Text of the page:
Ruth Slavid on Renewables – Feed in Tariffs
The government has got itself into a real mess with the Feed in Tariff, cutting the payments so rapidly that it has been challenged in the courts, as some companies threaten to pull out of PV supply altogether. But we should not allow this to mask the underlying problem – that the money offered was too generous in the first place and as a result was not only distorting the market but, far more importantly, distorting the way that we think about sustainable design.
Berated for years for not offering any decent incentives for the installation of photovoltaics, in the manner that the Germans for example, had done for years, the last government tried to make up for it with the Energy Act of 2008. This introduced a series of tariffs that came into effect in April 2010. One of the problems was that they coincided with economic downturn and poor rates of investment to such an extent that there were few better ways to invest money than putting some solar panels on the roof – it was even worth borrowing to do so.
All targets and subsidies create distortions – just look at the health service – but the real problem here was that there was no accompanying requirement to make buildings efficient. This also will change in April, with the introduction of some minimum standards in order to qualify for Feed In Tariffs. Energy efficiency is at the heart of intelligent environmental thinking and PV panels, like other renewables, are completely wasted when they pump energy into buildings that consume it recklessly and allow it to escape through the fabric.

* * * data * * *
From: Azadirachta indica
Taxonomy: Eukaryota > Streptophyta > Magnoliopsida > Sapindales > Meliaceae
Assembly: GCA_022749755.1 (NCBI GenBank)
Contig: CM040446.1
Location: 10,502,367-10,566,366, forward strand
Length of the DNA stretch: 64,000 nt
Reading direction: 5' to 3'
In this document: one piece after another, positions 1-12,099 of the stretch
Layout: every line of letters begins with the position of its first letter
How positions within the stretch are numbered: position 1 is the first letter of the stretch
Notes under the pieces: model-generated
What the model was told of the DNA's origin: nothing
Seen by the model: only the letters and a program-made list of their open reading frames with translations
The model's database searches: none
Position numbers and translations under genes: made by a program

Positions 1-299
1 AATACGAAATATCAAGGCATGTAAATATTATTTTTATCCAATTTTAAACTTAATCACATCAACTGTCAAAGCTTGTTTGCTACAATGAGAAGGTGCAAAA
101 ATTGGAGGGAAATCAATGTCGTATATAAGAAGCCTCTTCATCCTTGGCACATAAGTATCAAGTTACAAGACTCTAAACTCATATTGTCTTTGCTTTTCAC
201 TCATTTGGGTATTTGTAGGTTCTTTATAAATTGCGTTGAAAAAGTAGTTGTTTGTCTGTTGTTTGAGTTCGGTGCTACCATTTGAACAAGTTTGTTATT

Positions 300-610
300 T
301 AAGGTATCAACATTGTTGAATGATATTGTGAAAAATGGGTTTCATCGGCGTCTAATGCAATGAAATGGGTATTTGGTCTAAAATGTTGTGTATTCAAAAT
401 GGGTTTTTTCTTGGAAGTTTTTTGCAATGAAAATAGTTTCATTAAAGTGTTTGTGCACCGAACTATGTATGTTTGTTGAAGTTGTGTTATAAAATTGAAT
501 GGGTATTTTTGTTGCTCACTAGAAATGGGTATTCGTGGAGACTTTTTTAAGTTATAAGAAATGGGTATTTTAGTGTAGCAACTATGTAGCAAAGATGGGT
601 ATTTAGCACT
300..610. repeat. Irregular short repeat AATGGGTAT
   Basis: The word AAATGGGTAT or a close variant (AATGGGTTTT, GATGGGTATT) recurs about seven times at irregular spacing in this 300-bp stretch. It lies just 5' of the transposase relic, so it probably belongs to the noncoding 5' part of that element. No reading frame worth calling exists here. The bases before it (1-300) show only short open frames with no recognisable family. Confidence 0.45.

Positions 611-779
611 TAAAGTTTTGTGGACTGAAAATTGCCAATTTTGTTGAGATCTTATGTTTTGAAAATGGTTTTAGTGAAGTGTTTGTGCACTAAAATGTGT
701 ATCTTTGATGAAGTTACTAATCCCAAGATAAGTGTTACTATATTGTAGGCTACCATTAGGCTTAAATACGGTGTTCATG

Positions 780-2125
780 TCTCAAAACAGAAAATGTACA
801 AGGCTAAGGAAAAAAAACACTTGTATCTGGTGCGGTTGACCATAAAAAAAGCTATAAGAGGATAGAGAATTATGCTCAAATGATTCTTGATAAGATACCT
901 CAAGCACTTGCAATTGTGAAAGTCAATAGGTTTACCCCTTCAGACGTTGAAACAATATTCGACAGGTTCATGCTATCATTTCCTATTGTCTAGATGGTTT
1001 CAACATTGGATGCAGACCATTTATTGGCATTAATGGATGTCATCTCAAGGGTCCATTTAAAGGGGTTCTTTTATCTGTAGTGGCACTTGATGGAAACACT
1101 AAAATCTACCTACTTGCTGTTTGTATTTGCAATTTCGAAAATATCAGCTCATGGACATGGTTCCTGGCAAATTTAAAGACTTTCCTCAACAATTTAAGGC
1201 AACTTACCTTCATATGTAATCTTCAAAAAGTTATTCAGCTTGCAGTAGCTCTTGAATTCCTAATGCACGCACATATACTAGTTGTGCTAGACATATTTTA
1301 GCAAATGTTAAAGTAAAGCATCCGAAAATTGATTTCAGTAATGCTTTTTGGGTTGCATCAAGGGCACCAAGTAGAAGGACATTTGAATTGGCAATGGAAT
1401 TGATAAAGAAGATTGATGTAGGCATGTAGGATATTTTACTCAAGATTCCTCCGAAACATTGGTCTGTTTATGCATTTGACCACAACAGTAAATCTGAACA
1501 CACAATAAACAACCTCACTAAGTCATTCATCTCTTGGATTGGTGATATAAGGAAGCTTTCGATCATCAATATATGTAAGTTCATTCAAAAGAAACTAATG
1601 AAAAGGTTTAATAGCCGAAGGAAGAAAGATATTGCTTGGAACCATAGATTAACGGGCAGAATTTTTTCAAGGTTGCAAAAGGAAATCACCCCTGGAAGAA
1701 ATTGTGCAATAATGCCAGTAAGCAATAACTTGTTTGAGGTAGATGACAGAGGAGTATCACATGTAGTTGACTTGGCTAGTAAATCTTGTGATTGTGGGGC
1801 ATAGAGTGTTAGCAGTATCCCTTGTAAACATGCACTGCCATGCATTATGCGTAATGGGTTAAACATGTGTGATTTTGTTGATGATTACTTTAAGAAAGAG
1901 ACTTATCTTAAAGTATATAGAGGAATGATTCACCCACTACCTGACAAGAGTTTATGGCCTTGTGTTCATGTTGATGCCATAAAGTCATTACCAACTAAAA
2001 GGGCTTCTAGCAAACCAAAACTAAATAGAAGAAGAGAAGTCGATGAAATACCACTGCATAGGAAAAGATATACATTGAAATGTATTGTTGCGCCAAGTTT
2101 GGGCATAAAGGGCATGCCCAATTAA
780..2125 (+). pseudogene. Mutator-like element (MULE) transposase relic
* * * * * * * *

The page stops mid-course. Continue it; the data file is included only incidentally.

The answer then is first to insulate and seal a building to a high standard. Next is to further reduce the demand for energy by making everything in it as efficient as possible. So boilers should be sized correctly and be as efficient as possible, taps should be the aerating kind that reduces water demand, and daylight should be brought as far into the building as possible to cut the need for artificial lighting. Once this has been done, then installing renewables becomes a sensible option.
The current mess with the Feed in Tariffs is the result of reactive politics. We need to get to a point where our attitude to renewables is part of a rational approach to reducing the carbon footprint of our buildings, and not just a political football. We must not forget that insulation needs to come before microgeneration.